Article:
I can’t believe I’ve now sat through four Shrek movies and I don’t even have any fucking kids to excuse all those wasted hours. Christ, the things I do for you people!
But seriously, folks, Shrek Forever After (or possibly Shrek: The Final Chapter ; due to last-minute marketing decisions, nobody seems quite sure what the actual title is anymore) is such a desultory, half-assed slog that I longed for the manic, dated, too-eager-to-please pop-culture references that stood in for jokes in previous awful Shrek pictures. Making fun of Ricky Martin years after he faded into obscurity was embarrassing, but at least it felt like they were trying. Clueless, but trying.
With its bare-bones animation—the empty backgrounds stink of direct-to-DVD sequel— Shrek Forever After attempts to reboot the series with an It’s A Wonderful Life scenario. Mike Myers’ charmless, crudely sketched ogre gets fed up with all the burping, farting and shitting of his malformed babies, wishing for the simpler, more solitary existence of his old undomesticated life.
Dastardly Rumplestiltskin (voiced by in-house techie Walt Dorn, allowing you to hear cost-cutting measures in full effect) strikes him a deal, turning our titular green monster into Jimmy Stewart after he was never born. Shrek wanders around a blighted, dystopic Far, Far Away where he has to meet everybody all over again. It’s an implicit acknowledgment that there’s nowhere else to go with these characters, so the only way to fill 90 minutes is to start the entire series over from scratch.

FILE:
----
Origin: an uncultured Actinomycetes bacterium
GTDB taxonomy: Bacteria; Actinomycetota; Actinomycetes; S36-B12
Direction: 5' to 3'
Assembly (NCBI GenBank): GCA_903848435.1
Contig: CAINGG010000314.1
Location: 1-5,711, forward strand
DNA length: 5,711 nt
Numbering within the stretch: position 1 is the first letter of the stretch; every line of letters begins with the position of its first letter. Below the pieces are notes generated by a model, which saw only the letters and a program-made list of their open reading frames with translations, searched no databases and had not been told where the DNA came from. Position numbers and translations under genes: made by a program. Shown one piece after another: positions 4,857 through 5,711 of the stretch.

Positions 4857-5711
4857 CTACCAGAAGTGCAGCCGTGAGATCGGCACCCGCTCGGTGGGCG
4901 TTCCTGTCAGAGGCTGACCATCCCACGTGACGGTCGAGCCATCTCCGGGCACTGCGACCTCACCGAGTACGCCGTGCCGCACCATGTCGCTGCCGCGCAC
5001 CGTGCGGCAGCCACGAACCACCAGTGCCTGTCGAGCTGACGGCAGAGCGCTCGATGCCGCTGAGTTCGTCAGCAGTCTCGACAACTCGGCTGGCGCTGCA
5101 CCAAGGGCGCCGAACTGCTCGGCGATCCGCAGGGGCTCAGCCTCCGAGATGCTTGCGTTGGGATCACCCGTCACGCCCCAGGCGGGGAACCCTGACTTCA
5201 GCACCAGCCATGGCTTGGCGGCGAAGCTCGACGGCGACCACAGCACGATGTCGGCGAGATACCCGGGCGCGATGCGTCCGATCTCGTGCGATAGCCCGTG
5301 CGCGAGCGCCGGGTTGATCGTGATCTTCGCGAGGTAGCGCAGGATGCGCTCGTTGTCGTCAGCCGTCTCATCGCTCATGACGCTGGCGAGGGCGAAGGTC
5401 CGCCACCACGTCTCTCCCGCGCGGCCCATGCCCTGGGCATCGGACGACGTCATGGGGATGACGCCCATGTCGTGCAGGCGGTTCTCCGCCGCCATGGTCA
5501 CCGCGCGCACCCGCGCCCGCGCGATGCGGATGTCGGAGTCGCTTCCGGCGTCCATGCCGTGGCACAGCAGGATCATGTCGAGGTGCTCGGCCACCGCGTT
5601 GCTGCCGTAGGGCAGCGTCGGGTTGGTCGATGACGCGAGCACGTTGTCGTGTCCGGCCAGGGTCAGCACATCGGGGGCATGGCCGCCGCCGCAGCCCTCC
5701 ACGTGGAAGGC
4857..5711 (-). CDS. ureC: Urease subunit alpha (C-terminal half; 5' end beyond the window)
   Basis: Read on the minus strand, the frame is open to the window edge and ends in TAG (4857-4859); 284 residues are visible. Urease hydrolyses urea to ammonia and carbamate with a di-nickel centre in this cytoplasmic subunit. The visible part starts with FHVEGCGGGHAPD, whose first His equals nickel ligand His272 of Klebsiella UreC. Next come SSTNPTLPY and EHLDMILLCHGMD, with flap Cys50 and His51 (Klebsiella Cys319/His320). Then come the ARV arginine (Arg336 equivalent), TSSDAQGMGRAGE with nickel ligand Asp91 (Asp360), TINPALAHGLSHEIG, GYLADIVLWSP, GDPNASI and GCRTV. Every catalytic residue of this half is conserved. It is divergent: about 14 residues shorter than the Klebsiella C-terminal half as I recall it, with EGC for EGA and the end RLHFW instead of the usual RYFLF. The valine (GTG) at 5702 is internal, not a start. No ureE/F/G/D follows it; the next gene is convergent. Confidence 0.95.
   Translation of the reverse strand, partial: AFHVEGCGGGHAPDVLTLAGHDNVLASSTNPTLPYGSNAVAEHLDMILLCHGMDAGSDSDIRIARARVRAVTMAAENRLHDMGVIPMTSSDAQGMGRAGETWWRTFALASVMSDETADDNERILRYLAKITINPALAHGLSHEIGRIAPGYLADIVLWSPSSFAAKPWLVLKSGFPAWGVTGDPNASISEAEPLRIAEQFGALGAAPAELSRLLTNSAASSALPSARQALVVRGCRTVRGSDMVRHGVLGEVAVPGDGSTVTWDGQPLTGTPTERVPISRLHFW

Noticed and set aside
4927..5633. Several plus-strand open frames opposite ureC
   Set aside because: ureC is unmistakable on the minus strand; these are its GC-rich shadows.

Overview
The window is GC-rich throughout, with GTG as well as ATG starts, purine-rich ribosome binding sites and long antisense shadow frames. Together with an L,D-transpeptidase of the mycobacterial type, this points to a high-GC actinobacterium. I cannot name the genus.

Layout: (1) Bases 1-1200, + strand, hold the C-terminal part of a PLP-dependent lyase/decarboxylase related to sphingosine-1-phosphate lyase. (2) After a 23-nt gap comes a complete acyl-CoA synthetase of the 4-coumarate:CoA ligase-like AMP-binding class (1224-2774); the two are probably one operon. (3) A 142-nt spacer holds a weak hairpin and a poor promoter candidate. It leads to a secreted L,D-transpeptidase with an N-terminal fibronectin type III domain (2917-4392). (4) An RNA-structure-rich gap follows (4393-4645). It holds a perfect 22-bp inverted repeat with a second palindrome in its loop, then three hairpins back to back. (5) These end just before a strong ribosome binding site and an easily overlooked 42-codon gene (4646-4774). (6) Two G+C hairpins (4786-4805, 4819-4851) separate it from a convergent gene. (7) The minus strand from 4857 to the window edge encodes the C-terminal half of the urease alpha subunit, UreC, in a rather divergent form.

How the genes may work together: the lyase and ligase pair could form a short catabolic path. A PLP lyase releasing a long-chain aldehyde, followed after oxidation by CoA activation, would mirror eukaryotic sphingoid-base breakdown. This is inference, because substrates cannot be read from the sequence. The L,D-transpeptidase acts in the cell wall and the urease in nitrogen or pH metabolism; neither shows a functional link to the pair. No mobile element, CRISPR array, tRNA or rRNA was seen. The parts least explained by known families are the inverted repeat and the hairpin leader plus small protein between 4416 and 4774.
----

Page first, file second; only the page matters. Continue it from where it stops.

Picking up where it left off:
Antonio Banderas’ Puss in Boots is now wicked fat, which is pretty much the only joke. Eddie Murphy’s Donkey—once the highlight of these pictures—sings random soul songs but has nothing funny to say. Cameron Diaz’s Princess Fiona has quite ludicrously been turned into one of those sword-wielding warrior princesses who anachronistically pop up in crap like Robin Hood a lot these days as a sop to female audiences. There are a great many prolonged battle sequences, but no wit or invention.
The final insult is that Shrek Forever After is one of the first features being rolled out in IMAX 3-D under theater owners’ new draconian pricing system. After Avatar ’s absurd success, the once-exclusive IMAX loosened its standards; now pretty much any decent-sized screen can call itself such, running 2K digital projectors boasting resolution standards less impressive than my Dad’s television instead of the old 70mm film. Comedian Aziz Ansari is on point in calling it LIE-MAX.
Theater owners are jumping on board, as this “added value” allows them to gouge gullible consumers for almost $20 per ticket. It’ll cost about a C-note to take your family to see Shrek Forever After . That feels like more than was spent on the film itself.
2014 Films: The Year’s Most Likely